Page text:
Q&A October 2011, Part III
12/1/2011 (updated 2/5/2012)
I'm a fan from Italy and I really appreciate your site. Interesting news, lyrics, discography, all very updated... everything a RT (<) fan can wish for. Thanks, Andrea
PS the Live at BBC set is great, but the first 4 songs, notwithstanding the great performances, have a rather mediocre sound, it's so bad it actually takes away much of the listening pleasure... It seems incredible to me that the great John Peel couldn't come up with something better... particularly since the following sessions boast such great, rich sound... I'd like to know your thoughts about it... Thanks again!
The sound on the early BBC recordings was not great. They probably decided to go with those selections for rarity value, rather than sound quality.
I mostly want to simply thank you for the inspirational music you made last night in Albany. I haven't been that moved by an instrumentalist since I saw Ravi Shankar and Segovia as a young kid. I've seen, heard, and played with countless thousands since - and this jaded old musician felt the magic like a young kid who "gets it" for the first time. Your songs and delivery are wonderful as well, not to slight that in the slightest. In fact, without the soulful and beautifully crafted songs, your playing would still be great but it's the combination that makes it magic. It was the songwriting that first drew me in, then as I paid more attention to your playing it really blossomed for me. Thank you, thank you, and thank you again!
Now here's my question. We were told not to take pics or video or record last night - and I did not. However, the way that I got to the gig went like this: my girlfriend told me I should listen to a beautiful song she found browsing online. Yes, Beeswing. I was politely checking out a youtube live video (pro recording BTW) and had to admit that it was damned good. yeah I've known about RT for a long time but just somehow didn't get to it. Then I tried to play it with her because she likes to sing with me. But it was not as easy as it sounded. Thus began endless youtubing of every lo-fi video I could find to dissect and try to play various songs of yours and digest some of your playing style. Even a little tiny bit. Just to get the tunings, capoings, and fingerings remotely similar... Ultimately we bought lots of music, will continue to, bought tix to the show and will do so at every future opportunity, and I tell all my friends to do the same.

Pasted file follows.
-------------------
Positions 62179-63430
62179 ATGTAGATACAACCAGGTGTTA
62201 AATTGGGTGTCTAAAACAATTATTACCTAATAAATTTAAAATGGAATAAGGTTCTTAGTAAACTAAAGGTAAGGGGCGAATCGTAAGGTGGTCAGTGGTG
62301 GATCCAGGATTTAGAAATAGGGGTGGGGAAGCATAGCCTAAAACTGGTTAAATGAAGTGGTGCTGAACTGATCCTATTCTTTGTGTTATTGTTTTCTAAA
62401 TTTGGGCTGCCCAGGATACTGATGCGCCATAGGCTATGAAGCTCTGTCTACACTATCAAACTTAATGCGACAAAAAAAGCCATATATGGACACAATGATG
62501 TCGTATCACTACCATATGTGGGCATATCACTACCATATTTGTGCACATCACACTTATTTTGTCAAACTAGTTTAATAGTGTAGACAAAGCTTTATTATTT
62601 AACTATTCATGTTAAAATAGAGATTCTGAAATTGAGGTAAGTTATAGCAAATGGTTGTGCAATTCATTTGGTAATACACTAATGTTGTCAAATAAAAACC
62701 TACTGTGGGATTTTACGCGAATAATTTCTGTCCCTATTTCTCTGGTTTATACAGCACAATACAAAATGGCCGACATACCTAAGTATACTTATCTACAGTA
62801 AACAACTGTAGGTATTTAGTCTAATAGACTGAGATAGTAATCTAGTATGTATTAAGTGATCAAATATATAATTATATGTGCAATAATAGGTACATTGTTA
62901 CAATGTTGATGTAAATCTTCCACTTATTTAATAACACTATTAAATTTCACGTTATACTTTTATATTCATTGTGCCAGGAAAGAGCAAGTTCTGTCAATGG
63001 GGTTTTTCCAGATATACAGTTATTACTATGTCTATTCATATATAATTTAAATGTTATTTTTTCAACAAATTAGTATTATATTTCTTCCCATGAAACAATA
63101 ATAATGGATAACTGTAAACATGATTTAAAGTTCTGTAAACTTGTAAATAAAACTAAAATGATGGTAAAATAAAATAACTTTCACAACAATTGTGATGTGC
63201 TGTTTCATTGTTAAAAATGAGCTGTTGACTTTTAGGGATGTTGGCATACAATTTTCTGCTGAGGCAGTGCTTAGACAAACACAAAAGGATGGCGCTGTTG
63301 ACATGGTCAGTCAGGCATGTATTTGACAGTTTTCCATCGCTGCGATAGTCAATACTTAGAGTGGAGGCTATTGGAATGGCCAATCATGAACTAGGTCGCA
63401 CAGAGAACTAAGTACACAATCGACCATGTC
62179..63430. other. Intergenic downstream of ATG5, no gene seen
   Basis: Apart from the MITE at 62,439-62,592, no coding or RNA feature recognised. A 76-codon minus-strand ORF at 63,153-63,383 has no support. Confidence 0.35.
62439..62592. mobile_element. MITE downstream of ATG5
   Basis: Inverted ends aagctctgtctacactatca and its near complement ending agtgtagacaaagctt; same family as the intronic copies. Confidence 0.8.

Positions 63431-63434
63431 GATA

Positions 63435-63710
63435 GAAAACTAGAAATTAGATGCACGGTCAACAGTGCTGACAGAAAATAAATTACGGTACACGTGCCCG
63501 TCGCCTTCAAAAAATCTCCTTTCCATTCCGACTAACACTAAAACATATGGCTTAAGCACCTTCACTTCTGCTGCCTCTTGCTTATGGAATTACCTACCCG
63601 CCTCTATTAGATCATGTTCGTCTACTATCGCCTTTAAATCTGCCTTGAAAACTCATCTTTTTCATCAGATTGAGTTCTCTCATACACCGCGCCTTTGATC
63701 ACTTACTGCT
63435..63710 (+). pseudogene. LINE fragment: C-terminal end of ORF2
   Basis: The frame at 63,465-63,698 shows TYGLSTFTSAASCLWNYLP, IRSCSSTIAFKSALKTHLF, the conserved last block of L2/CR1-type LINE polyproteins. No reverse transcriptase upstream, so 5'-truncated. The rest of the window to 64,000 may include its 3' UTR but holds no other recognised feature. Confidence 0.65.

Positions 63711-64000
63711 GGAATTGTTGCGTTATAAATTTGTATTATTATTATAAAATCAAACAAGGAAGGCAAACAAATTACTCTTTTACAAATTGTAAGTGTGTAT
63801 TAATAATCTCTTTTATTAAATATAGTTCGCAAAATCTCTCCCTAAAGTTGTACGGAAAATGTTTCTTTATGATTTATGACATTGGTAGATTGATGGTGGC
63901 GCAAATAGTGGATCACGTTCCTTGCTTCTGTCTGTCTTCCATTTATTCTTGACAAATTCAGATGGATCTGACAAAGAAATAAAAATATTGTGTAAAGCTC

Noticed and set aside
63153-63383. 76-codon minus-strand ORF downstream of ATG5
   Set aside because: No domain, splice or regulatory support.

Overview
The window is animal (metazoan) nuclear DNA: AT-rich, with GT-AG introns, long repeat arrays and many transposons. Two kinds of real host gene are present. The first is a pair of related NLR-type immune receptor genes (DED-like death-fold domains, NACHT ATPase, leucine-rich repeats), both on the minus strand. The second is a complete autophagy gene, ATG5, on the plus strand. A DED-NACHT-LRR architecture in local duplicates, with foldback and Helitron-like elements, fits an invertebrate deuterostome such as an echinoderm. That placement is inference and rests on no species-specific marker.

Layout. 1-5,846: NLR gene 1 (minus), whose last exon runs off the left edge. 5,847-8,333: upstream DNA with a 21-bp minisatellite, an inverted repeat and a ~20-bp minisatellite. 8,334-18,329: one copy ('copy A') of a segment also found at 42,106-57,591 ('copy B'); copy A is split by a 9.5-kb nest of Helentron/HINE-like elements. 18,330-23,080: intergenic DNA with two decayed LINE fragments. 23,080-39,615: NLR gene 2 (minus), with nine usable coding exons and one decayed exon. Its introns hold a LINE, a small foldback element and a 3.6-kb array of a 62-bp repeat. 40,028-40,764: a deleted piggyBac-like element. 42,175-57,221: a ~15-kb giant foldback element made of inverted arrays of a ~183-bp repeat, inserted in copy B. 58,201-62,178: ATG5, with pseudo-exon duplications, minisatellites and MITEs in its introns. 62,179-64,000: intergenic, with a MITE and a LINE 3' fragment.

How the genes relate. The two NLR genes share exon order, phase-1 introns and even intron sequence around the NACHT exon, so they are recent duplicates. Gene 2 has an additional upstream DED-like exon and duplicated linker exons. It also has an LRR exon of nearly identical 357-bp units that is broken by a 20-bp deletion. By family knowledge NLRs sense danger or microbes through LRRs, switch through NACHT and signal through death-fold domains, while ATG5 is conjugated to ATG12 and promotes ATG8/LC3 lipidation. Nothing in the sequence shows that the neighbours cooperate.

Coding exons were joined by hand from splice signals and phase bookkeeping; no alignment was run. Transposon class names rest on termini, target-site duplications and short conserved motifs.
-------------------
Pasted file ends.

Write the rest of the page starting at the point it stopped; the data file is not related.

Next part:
What are your thoughts on people videoing your shows and posting them on the web; pro or con? Thanks, Danny
This is a debate we have a lot. I don't mind lo-fi taping/recording, unless the process interferes with other peoples' enjoyment of the show, and from the feedback I get, sometimes it does. If the recorders are very discreet, no one's nose will be out of joint. If they compromise the show by getting in peoples' sightlines, distracting lights, movement, etc., then I'd rather they didn't. I also want people focused totally on the show, not distracted by taking notes or operating cameras and recorders.
Your Ithaca concert Oct 8 was absolutely thrilling, astounding, overwhelming. The spirits of the place are clearly in love with you. I've been listening to Dream Attic in my car, and your voice has been haunting me, taunting me (see what I mean?). I loved the beret randomizer. I do the same sort of thing in everyday life to nudge myself out of habitual patterns -- I'll randomly choose a movie, a recipe, a color to wear, a concert. Chance encounters can be powerful....
My question is this: now that you've been experimenting with the randomizer on tour, do you feel that the selection is really random or that it's somehow right for that particular time and place? Kate Bloodgood
That's a very philosophical question, of a type rarely encountered on this page! I feel the uniqueness of each show, whether I sing the same songs or different, because the audience and the venue make it a one-off event, and if the songs change as well, then it can go up another gear. I'm just trying to get inside each song, with varying success from night to night.
Hi - I've been a bass player for the last xxx yrs and rarely strayed - except once to the Central French bagpipe after a trip to the Ste Chartier Festival, and once more just recently - to the Mandocello, which makes a sound in the real world that I thought was confined to my head only in quiet moments…. A little bee told me that a mando was used on Strict Tempo (some tracks) and that the buzz was that it was gonna be released on CD sometime this year. I'm trying to collect up recordings featuring the instrument as - quite frankly - I'm not sure what I'm doing with it yet. It'll all evolve in time, but I need a kick start…. Any info/advice/other leads greatly appreciated… Cheers, Paddy Shaw
Mandocello is wonderful instrument, occasionally used in celtic settings, where it can compliment or replace the guitar/mandolin.bouzouki. Normally tuned the same as a cello, but can be tuned other ways. I use it in several places in Strict Tempo - it's used as a bass on 'Rockin' In Rhythm', for instance, and an octave under or as a drone on the dance tunes. I have a huge one made by Dallas that's at least a hundred years old, and it sounds very full. A thousand and one uses.